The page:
Montrose pilots anti-bullying plan on buses
Partnering with the Montrose School District, First Student-Montrose is piloting a locally crafted plan to end bullying on the ride to and from school. And if it's successful, it could go national.
"We saw the video like everyone else did about monitor on the bus being bullied and wanted to expand it to our children," First Student Location Manager Carmen Hays explained. "Our policy is we're just not going to tolerate it on our buses."
Drawing inspiration from the story of Karen Klein, the bus monitor bullied in Greece, NY, bus drivers at First Student-Montrose are hoping their program will help make the school bus as safe as possible. Called "No Bus for Bullies," administrators are buying in.
"We don't want anybody afraid to be on a bus," Hays said. "It's no tolerance and we're going to hold the children accountable."
Montrose Superintendent Mark MacHale says he and district staff are 100% behind the program. "The fact that it's coming up from the people in the field on how best to solve that problem really gives me a lot of confidence that it's going to work and it's going to work well," he said.
Under the plan, bus drivers pull over any time there is an issue on board. They separate the students involved and follow up on the issue.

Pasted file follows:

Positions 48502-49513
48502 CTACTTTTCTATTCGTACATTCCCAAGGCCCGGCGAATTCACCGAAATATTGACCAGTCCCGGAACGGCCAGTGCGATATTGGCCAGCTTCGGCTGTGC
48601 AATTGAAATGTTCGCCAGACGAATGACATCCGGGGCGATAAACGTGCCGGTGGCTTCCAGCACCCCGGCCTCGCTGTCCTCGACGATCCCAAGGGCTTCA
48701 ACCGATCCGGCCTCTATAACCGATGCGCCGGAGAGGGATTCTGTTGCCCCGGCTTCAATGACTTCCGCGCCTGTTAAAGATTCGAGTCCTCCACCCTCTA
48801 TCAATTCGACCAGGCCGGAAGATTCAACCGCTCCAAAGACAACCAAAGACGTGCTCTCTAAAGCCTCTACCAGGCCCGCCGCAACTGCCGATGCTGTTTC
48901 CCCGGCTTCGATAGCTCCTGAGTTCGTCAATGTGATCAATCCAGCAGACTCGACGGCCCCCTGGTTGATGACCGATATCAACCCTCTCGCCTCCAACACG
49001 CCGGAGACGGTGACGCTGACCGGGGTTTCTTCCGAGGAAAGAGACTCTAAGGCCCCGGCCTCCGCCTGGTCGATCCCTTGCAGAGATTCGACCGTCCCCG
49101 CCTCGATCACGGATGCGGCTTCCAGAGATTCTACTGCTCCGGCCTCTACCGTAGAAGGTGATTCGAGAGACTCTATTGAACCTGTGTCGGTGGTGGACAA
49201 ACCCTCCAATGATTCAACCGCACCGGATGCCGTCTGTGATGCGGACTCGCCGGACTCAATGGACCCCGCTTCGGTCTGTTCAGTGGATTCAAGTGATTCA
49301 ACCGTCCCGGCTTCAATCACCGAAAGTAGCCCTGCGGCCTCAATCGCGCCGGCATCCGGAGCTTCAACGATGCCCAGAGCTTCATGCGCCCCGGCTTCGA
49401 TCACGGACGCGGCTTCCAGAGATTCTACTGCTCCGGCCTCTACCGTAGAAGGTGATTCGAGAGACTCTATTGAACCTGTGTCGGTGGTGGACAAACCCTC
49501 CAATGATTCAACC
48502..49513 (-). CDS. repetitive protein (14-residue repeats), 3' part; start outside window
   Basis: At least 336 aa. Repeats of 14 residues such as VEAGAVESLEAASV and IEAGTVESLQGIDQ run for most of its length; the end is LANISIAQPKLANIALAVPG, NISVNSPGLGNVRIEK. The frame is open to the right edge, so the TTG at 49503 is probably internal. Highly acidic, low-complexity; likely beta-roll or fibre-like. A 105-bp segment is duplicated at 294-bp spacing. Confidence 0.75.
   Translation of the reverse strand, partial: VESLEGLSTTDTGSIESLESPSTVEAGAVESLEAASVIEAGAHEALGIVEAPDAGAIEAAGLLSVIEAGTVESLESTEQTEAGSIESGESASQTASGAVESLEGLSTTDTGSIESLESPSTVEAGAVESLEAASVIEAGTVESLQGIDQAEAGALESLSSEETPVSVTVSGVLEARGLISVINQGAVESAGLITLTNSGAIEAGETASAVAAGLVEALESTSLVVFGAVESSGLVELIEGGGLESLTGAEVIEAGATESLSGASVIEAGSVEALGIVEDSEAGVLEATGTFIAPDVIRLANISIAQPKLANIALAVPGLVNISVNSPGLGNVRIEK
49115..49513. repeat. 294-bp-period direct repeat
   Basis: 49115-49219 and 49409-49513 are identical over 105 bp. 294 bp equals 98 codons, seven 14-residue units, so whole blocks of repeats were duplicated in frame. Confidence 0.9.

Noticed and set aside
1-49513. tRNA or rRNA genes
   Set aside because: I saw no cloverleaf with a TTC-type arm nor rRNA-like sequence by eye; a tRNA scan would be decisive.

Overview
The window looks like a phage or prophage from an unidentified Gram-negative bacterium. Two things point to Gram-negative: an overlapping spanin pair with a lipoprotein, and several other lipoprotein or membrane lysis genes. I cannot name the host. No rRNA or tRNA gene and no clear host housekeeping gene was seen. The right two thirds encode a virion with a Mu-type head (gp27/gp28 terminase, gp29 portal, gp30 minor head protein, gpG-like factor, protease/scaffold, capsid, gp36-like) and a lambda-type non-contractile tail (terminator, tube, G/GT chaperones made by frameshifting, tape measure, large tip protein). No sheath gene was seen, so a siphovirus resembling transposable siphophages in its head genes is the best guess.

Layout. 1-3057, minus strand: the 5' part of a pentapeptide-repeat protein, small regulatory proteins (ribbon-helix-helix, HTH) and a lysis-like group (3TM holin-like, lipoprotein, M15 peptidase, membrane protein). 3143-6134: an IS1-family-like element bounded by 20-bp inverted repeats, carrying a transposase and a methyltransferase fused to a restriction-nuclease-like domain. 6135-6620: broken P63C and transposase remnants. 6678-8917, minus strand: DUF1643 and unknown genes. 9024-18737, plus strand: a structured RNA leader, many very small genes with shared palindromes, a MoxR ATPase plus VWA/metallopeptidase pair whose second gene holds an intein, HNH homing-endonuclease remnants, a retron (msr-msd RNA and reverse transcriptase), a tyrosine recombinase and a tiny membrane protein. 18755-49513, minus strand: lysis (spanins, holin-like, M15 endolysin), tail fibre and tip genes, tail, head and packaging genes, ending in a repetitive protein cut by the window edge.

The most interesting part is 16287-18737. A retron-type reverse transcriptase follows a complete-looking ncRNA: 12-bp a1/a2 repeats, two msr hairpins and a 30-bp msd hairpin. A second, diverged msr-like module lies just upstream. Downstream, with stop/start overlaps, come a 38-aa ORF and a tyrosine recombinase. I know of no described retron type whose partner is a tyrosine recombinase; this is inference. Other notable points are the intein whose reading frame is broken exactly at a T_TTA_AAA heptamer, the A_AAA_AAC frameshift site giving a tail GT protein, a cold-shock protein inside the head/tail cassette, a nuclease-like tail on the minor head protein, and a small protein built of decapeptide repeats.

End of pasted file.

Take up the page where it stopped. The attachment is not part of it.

Drivers will also track and report each incident to district staff. If there is a trend with one particular student, disciplinary action will be taken.
"Parents are asking about the program, saying 'Why are we doing this,'" Hays said. "It's because we just want to make sure our kids are safe and positive going to school."
Students continually involved in bullying incidents could be kicked off the bus for good. That means they will have to find their own transportation to and from school, activities and field trips.
"I don't think bullying needs to be a culture of growing up," MacHale said. "I think dealing with conflict and dealing with the real world is what we're talking about here and parents are responding in a very good way."
First-Student Montrose has also earned the support of its parent company which says if the program is successful on the local level, it will look at implementing it nationwide.
"It would be amazing to have our 'No Bus for Bullies' go national across First Student. That's over 152,000 drivers. So we'll see what happens," Hays said.
While staff has high hopes for the program, they are all focused on hoping it is the solution for Montrose's bullying problem.
"Our focus is here in Montrose and being successful, and if we can help others then that would just be a little icing on the cake," MacHale said.
District and First Student staff members are asking for patience in implementing this plan. Letters went out to parents on Monday and changes could be made to the program as situations arise.
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